This past August, EdSurge’s research team released a report that synthesized takeaways from 60 stories told by educators, reporters and researchers from the past two years. By visiting schools at convenings in 22 cities, speaking with learners and educators, and capturing stories about how school communities are shifting their practices to meet the needs of all learners, EdSurge’s in-depth reporting uncovered a plethora of insights regarding how educators are tackling the educational imperative of supporting the whole child.
“But for all that we know about the importance of reaching learners on their terms and relying on evidence and research, we know comparatively little about educators’ perspectives, successes and frustrations.”
The final report — which includes many examples of small- and large-scale changes that schools are making to meet the needs of all learners — categorizes the 60 articles into four main themes, focusing on educators’ perspectives of obstacles faced and how they are measuring success. The publication explores how educators understand the whole child, what approaches they are using in the classroom, how much they are drawing on research and/or collective evidence to support these approaches, and how concepts such as social-emotional learning have changed their practices.
Our team reviewed the 40+ page report and summarized our key takeaways that correspond to each of the four main themes.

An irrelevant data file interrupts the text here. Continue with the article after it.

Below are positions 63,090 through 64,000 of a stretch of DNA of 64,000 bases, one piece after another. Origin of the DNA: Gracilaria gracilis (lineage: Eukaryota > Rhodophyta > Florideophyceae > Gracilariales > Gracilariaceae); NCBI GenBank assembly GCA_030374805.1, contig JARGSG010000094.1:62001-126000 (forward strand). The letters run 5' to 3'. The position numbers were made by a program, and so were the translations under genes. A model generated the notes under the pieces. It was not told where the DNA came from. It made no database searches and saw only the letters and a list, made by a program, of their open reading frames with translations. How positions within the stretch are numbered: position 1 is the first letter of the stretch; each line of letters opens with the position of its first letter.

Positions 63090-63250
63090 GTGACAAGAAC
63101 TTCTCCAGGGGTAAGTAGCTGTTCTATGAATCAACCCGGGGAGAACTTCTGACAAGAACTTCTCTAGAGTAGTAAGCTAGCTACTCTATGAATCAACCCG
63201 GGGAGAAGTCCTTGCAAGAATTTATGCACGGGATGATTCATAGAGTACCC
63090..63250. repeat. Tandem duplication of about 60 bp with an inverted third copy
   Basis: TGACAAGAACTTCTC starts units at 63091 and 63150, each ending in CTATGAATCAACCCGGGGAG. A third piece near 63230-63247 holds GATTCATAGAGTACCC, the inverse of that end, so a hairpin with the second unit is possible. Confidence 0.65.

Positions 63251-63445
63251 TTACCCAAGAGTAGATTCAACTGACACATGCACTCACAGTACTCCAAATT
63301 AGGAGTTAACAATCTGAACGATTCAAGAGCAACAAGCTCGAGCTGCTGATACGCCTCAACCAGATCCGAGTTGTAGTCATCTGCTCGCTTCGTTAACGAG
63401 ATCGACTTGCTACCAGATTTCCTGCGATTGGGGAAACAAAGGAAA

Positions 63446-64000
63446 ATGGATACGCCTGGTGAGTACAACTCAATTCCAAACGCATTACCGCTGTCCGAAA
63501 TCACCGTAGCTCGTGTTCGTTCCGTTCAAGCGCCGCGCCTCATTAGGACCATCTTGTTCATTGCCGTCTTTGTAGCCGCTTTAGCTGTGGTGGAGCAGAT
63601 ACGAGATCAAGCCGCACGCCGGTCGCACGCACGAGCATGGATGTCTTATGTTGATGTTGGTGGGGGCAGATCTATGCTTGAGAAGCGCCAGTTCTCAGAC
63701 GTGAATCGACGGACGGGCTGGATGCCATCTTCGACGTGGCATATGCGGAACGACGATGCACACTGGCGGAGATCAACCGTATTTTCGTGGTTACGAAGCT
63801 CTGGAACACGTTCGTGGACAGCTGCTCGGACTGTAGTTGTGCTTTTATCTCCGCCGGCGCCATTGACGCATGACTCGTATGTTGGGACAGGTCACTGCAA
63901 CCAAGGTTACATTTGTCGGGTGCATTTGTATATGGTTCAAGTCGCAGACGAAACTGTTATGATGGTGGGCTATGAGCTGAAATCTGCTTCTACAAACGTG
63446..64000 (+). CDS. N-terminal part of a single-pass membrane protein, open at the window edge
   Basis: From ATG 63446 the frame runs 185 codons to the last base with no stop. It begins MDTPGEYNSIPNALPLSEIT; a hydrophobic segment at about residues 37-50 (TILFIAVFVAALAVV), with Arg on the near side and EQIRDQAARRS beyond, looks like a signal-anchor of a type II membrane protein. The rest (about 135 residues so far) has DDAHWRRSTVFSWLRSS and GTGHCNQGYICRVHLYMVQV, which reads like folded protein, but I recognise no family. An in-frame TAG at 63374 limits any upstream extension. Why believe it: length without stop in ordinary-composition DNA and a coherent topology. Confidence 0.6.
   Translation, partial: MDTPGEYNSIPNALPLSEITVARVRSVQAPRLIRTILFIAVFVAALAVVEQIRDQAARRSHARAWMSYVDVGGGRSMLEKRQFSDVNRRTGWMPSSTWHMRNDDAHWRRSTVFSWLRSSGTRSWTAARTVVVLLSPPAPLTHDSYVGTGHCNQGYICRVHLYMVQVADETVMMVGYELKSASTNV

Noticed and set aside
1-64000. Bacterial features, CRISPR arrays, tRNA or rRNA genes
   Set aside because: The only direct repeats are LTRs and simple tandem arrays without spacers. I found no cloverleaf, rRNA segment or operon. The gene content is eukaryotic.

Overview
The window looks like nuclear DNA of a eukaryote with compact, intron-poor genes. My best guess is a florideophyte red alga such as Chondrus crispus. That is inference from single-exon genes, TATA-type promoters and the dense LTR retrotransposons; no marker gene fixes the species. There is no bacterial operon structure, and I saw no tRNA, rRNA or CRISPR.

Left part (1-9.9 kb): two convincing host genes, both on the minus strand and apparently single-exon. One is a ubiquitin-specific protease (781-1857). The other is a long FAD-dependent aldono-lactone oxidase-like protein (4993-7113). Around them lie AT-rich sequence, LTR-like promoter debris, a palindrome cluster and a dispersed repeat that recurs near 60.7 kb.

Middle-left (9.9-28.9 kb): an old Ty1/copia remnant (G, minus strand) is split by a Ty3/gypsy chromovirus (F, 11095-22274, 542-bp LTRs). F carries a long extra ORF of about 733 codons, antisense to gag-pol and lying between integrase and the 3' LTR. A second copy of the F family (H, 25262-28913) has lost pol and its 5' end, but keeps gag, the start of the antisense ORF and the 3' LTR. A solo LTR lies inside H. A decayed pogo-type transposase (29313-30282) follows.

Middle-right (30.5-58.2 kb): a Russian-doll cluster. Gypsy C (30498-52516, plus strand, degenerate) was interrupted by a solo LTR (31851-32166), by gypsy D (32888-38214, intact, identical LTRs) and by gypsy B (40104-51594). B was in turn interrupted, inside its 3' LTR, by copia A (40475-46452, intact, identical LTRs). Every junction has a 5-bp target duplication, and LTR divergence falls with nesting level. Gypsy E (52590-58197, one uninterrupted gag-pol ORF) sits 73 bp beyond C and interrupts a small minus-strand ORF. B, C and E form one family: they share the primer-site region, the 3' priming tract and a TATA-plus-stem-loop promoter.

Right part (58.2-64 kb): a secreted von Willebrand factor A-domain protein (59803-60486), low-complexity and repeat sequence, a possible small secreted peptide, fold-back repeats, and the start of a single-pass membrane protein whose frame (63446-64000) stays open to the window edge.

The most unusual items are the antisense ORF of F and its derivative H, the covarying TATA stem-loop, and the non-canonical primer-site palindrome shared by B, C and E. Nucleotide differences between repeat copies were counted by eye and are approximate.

Theme #1: Reaching All Learners: how practitioners are addressing students’ needs and circumstances to empower all learners to flourish)
Research indicates that problems outside of school (e.g., food insecurity, violence, homelessness, etc.) can have a negative effect on student performance. We also know that school environments (and the communities that form within them) can make a difference in academic and social outcomes for students facing adversity.
There are several examples of schools that are implementing new efforts to respond to the needs of vulnerable populations:
- This story about the I Promise School (IPS) — a public school in Akron, OH, funded by basketball star Lebron James — explains how data on student performance is collected via an app.
- New training for school leadership, staff and educators in Madison County Elementary — a public school in Alabama — led to 70% of students showing profess in terms of social-emotional health.
Another interesting insight: educators cited resistance from colleagues, leadership and parents as the top challenge / source of frustration when it comes to ingreating SEL into academics.
Theme #2: Build Character and Skills: how practictioners are helping learners build social, emotional and academic skills that prepare them for the future
When educators were asked about the most effective ways to help their students build SEL skills, a clear theme of student voice — and the importance of “putting students in the driver’s seat” — was evident in their responses.
At Intrinsic Schools in Chicago, a new system of student-led conferences was piloted to increase student engagement and self-management. Although no impact was seen inititally, when the school began to link test score goals to college admission requirements and SEL assessments (allowing students to reflect on their growth in non-academic areas), a spike in engagement and attainable goal-setting was seen. Students became more active participants in their own learning.